Moo K. Chung
Department of Biostatistics and Medical Informatics
Waisman Laboratory for Brain Imaging and Behavior
University of Wisconsin-Madison
Office: Waisman Center
Personal Webpage: www.stat.wisc.edu/~mchung
Office Hour: 10:45-11:45AM. Right after class. To set up
separate appointments, email me.
course is designed for graduate students, and
researchers who wish to learn quantitative techniques
in analyzing medical images and set up statistical
models. The course material is applicable to a wide
variety of statistical problems in medical and
Motivations for Course
The demand from
students, staff and faculty is exploding as many are
increasingly involved in collecting various medical
imaging data, but there is no course to train students and
researchers on how to analyze medical images
quantitatively. However, there is no statistics course
focused on imaging data in the campus. Most imaging courses from
other department deal mainly with image acquisition or
processing but do not provide relevant in-depth statistical
content to students.
statistical and other quantitative techniques used in
analyzing various medical images. A concise review of
relevant methodological background will be presented.
Basic concepts of key methods will be developed with
considerable attention to analysis of real medical
maging data of various types and problems. Students
and researchers should gain a deeper understanding of
statistical methods used in medical image analysis.
Course projects will be designed to apply methods
learned from classes to medical images provided by an
instructor or students themselves.
Students are required to submit (1)
research proposal and (2) final research project
report and do an oral presentation at the end of the
semester. Students can use their own medical images
for the final project after consultation with the
instructor. For students without their own data set,
the final project topics and data set will be
provided. Sample A-grade level final project reports
can be found here.
is based on the research proposal (10%), oral presentation
(30%) and final project report (60%).
grading scheme is as follows: A (85%), AB (80%), B (75%),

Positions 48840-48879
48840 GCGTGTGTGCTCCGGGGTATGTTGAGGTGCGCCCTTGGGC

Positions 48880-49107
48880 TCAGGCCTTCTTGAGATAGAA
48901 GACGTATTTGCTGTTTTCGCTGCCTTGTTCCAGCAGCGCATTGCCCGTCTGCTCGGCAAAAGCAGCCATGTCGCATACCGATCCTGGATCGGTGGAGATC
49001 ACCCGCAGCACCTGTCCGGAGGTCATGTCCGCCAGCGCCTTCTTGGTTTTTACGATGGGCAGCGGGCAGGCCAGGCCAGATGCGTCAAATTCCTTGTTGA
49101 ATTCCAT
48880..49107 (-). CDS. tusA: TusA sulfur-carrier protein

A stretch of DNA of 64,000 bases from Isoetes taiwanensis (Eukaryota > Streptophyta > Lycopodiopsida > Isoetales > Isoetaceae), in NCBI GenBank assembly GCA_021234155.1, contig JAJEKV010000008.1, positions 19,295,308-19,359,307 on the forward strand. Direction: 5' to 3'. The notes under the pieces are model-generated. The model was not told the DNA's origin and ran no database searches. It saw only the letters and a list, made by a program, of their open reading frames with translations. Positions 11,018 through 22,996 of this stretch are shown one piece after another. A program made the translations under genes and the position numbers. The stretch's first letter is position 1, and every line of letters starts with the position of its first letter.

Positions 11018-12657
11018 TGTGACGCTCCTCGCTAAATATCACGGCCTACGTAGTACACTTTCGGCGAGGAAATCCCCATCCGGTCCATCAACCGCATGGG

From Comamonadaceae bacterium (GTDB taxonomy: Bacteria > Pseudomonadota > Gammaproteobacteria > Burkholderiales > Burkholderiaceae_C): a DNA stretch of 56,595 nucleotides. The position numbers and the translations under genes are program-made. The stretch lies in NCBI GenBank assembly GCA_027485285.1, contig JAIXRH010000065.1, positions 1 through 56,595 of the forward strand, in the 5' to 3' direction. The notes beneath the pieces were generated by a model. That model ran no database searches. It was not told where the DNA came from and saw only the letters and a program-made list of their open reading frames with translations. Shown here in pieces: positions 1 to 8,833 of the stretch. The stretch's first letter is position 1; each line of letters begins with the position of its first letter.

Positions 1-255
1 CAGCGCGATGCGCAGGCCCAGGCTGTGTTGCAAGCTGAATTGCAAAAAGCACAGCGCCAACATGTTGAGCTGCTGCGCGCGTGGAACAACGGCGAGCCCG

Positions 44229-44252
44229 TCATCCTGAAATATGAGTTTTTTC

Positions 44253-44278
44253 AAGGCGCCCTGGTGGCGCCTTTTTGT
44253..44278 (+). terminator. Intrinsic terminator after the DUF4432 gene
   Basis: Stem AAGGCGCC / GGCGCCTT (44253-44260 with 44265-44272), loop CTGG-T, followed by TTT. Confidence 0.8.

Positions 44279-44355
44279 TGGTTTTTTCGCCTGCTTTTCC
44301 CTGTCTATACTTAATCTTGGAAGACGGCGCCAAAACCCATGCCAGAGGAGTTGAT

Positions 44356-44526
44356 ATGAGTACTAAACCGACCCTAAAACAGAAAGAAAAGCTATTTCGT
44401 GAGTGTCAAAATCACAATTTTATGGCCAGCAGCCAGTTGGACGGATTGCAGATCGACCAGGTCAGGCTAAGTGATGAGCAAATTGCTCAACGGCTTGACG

BC (70%), C (65%), D (60%) and F (below 60%).
text book is Computational
Neuroanatomy: The Methods
written by the instructor. It is
not a required textbook thought but each module of lectures (2-3
lectures) will be based on each chapter of the textbook.
Three hour lectures/week will
contain four parts: 1) presentation of statistical
theory/concepts via PowerPoint, 2) presentation of MATAB
routintes demonstrating the methods, 3) presentation of
real medical imaging applications, 4) open discussion
with students. Lectures given in 2012 are found at here.
MATLAB demonstration done in 2012 class can be found at
will give a concise review of relevant statistical
background needed in advanced medical image analysis.
Students will be introduced to key concepts and methods
used in analyzing various medical images and imaging
related problems. Some of topics coverd in the class
- 3D Data and image
manipulaiton/visualization. R/MATLAB packages.
inference on binary images. logistic regression, discrimiant
- Random fields
theory: excursion probablity. Karhunen-Loeve expansion, multiple comparions.
comparisons: Bonferroni correction. Random field theory.
Permutation tests and false discovery rates (FDR). power analysis under
- Hilbert space
methods: Fourier analysis. Functional-PCA. wavelets.
spherical harmonics. hyperspherical harmonics.
- Mixture models:
Gaussian mixture models, EM-algorithms. voxel-based
- Regression on
images: kernel smoothing, heat kernel smoothing, diffusion
- Statistical infernce
on manifolds: Laplace-Beltrami operator, kernels on manifolds.
- General linear
models (GLM): univariate-GLM and multivariate-GLM.
- Inference on shapes
deformable shaps: tensor-based morphometry (TBM),
deformation-based morphometry (DBM).
- Newtork analysis:
Covariance and inverse covariance matrix estimation.
Sparse regression and sparse-PCA. Brain and biological
- Topological Data
analysis: persistent homology, Rips filtrations,
dendrogams and hierarchical clustering.
statistics: Monte-Carlo simulations,
Gibbs sampling, MCMC, bootstrap, jackknife